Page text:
The Hamsa shows an open right hand, sometimes with an eye in the centre of the palm. It is a symbol of protection, especially from the effects of the evil eye. Amulets of the Hamsa were also used to help women with their femininity, fertility and marriage. It is only more recently that the Hamsa has been associated with good luck, but nevertheless it has become incredibly popular, especially throughout the Middle East.

    The Hamsa can have different properties depending on how it is shown, when the fingers are placed upwards it is reputed to be warding off negative energies and when the fingers are down it is said to be bringing in good fortune.

  6. Scarabs – Egypt
    Scarab Beetles were considered sacred creatures in Ancient Egypt and were associated with Khepri, the God of the Rising Sun and of Transformation. In fact, the Scarab Hieroglyph, hpr, means ‘to come into being’ or ‘transformation’. To the ancient Egyptians the Sun was reborn anew each day and Khepri rolled the Sun across the sky, just as the Scarab rolls his dung ball along the ground.

    Scarabs came to symbolise strength, determination, courage, rebirth, renewal and resurrection and Scarabs were frequently depicted in religious and funerary art. Scarab amulets, carved from gemstones, were placed over the heart area of the deceased and were believed to help that person to be reborn into the afterlife. Another reason for these funerary Scarabs was that of protection, interestingly protection of the deceased from themselves: part of the process of resurrection into the Afterlife involved the heart being judged, by placing a Scarab on the heart it was thought that it would prevent the heart bearing any negative witness against its owner.

    The Scarab Beetle is a really powerful symbol for modern environmentalism, reminding us of the important work that Scarabs, and insects in general, do for Mother Nature. Scarab Beetles and some other bugs bury and consume dung. This massively improves nutrient recycling and soil structure, and help spread seeds. It also helps stop dung becoming a breeding ground for diseases and pests that might otherwise affect other creatures. As well as being a popular emblem of good fortune, the Scarab also symbolises us realising that blessings are everywhere around us, even in strange and surprising places. As the British say, somewhat bizarrely, “Where there’s muck, there’s brass.”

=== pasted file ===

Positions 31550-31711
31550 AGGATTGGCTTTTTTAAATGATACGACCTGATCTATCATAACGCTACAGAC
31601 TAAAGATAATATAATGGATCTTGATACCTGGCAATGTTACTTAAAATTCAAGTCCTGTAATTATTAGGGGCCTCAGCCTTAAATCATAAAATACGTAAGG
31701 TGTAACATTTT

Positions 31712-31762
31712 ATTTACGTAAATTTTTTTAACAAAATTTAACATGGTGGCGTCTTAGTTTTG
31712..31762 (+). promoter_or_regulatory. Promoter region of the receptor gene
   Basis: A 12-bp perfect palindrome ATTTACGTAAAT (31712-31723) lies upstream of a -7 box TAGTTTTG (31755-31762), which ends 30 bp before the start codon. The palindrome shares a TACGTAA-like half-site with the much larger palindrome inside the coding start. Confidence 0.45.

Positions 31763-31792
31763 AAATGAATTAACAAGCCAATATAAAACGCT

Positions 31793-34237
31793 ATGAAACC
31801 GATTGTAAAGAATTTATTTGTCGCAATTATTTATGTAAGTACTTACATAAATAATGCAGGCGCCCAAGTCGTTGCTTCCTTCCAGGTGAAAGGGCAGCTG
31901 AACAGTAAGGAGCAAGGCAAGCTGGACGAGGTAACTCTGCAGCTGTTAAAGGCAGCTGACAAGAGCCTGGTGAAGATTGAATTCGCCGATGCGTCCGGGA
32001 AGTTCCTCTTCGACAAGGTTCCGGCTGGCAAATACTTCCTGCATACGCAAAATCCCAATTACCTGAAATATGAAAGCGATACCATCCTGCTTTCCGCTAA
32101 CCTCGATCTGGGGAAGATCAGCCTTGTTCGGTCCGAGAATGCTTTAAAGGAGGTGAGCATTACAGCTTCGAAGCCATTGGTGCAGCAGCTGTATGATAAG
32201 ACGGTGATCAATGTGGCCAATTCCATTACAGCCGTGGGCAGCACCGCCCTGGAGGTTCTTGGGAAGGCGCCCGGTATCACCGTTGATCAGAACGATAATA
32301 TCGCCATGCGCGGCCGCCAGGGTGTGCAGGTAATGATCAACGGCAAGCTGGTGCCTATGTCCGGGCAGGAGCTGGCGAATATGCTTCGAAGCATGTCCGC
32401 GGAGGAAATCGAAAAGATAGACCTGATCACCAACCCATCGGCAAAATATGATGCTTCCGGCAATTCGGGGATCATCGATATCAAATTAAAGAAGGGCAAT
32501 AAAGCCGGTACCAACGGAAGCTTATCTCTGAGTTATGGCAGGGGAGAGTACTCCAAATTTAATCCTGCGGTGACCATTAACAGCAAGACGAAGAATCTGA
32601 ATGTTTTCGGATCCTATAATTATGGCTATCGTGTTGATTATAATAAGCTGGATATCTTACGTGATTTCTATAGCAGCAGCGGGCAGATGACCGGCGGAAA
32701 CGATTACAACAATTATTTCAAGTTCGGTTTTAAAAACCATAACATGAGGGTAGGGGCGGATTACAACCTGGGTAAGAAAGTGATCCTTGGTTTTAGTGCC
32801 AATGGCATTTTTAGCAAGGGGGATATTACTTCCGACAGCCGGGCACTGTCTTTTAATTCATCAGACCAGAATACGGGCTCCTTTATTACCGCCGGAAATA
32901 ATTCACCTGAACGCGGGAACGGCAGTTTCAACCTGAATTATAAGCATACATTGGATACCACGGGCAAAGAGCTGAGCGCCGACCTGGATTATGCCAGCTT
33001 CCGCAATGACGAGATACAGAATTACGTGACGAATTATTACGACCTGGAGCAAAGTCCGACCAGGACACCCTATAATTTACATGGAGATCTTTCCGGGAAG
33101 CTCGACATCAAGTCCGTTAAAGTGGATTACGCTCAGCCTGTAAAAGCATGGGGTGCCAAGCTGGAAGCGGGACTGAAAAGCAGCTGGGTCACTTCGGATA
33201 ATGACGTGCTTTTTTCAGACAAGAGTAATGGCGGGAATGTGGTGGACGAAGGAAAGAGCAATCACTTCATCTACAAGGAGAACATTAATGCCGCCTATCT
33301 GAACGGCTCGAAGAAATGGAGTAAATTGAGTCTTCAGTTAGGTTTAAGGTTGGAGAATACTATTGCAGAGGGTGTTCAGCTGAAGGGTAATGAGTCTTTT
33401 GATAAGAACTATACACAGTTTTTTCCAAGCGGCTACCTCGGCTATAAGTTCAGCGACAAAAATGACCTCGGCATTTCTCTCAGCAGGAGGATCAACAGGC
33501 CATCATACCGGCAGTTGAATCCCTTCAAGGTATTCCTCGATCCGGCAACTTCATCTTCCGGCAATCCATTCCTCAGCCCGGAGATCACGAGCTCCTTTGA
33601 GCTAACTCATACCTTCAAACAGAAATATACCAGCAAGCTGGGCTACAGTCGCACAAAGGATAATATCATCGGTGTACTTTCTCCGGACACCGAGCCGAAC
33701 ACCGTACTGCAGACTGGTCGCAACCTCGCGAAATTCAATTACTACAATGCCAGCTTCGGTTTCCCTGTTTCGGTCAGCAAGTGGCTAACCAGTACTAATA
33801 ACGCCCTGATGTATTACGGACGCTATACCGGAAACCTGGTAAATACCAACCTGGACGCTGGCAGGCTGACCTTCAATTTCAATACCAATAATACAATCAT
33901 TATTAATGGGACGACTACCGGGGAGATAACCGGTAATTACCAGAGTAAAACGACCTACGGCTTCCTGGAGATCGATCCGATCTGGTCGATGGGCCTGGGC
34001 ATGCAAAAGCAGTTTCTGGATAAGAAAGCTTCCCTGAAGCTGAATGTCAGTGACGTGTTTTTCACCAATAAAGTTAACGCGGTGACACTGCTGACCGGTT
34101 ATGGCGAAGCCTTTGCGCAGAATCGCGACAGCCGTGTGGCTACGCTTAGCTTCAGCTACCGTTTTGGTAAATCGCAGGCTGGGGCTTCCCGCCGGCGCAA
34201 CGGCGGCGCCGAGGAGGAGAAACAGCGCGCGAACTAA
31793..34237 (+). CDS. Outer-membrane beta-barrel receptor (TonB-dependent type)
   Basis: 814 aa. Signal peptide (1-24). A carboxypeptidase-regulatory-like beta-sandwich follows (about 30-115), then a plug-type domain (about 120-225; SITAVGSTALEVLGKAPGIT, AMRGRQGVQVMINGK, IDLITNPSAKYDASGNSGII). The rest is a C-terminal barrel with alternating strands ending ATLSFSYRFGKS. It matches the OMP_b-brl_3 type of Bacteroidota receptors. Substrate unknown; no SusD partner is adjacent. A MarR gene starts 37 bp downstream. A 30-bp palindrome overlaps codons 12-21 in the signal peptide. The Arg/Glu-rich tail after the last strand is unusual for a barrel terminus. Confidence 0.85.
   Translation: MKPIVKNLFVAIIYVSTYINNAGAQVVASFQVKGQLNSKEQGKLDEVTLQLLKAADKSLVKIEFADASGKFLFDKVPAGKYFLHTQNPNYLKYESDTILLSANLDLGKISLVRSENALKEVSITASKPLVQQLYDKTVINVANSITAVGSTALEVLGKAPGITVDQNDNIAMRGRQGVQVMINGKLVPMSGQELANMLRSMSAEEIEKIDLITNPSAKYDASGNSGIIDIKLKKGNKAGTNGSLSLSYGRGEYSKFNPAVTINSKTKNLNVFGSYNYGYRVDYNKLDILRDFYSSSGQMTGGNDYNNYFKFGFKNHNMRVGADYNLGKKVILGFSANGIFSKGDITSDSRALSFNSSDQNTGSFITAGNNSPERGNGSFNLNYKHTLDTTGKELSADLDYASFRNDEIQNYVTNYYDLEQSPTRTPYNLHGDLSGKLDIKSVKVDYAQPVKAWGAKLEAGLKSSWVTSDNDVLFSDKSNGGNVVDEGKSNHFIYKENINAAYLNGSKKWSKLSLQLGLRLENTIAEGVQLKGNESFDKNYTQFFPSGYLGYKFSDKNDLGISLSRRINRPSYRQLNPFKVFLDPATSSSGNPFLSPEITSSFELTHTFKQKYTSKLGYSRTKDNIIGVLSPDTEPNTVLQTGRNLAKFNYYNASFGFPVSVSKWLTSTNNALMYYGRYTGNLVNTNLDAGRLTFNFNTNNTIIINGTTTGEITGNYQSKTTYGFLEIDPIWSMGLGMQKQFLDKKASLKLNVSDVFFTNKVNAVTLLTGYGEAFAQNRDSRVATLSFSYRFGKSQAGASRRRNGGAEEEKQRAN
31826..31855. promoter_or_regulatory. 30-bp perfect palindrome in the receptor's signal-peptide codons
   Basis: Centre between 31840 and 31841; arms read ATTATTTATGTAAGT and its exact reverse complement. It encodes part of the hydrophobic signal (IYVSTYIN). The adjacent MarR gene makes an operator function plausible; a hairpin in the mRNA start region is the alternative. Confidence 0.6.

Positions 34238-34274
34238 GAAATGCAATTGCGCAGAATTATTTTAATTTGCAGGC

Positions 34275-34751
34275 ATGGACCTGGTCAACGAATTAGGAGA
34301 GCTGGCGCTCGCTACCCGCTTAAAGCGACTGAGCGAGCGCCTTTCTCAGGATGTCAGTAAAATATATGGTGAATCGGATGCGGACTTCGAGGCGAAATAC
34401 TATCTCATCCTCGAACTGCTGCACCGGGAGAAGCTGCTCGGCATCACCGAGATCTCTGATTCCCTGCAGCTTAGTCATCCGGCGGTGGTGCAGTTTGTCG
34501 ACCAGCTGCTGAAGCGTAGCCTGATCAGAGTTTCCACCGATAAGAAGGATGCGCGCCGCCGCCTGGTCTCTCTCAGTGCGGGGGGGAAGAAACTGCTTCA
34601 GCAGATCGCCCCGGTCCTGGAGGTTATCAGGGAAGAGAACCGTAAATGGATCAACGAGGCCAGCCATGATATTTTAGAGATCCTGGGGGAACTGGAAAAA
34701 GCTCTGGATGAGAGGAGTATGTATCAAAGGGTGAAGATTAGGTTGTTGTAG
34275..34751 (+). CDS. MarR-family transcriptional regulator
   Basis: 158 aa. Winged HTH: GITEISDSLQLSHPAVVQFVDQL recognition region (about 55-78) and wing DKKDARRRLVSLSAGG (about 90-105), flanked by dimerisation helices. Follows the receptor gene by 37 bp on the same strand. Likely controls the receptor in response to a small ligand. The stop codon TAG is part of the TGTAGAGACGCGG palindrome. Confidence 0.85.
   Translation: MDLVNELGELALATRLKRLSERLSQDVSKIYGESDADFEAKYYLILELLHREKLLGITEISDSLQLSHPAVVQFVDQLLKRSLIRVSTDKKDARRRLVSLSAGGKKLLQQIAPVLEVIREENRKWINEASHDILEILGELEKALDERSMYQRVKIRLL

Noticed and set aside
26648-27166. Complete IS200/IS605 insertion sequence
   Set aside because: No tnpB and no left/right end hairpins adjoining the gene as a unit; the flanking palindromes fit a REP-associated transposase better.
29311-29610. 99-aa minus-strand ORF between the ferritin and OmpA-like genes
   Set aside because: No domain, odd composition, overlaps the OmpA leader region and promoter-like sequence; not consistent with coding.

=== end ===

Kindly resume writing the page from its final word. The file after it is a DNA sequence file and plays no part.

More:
7. Horseshoes – Europe
    Many old houses and buildings proudly display a horseshoe over the door to protect the house or barn and all those within. Occasionally they can be found in bedrooms, hanging over the bed where they were believed to protect people from nightmares.

    The horseshoe is a ward against bad Faeries or evil Witches who are said to despise iron in all its forms, they literally cannot go near the stuff. Others say that it works by distracting small and mischievous Faeries from causing harm because they are so distracted by swinging on the horseshoe. According to one old English legend, the Devil once asked a Blacksmith called Dunstan to shoe his horse. Dunstan knew exactly who this unusual customer was, but pretended not to, and instead of nailing the shoe to the horse’s hoof, nailed it to the Devil’s own cloven feet. Screeching in pain, because the Devil can’t abide iron either, he begged for the shoe to be removed. Dunstan agreed, but on one condition: that the Devil would never enter any household with a horseshoe above the door. Dunstan went on to become Archbishop of Canterbury and a Saint.

    Horseshoes are considered to be a vessel into which passing luck falls and is stored. There’s a lot of debate to how to hang a horseshoe. Many say that the horseshoe should always be sited with the points upwards to catch the luck and keep it in, to hang it upside down would simply let all the luck fall out. While others say that it is meant to be hung upside down because the luck is showered on people as they walk under it.

  8. The Happy Buddha – China
    The Happy or Lucky Buddha is a very popular lucky charm that is often given as a housewarming present. There is a superstition that it is far better to be gifted a Happy Buddha than to purchase one yourself, although it is still lucky to some extent to buy your own. It is respectful to place the Buddha in a commanding position, at height and never on the floor, so that he can see and be seen as much as possible, that way he can bring his luck to you far more efficiently.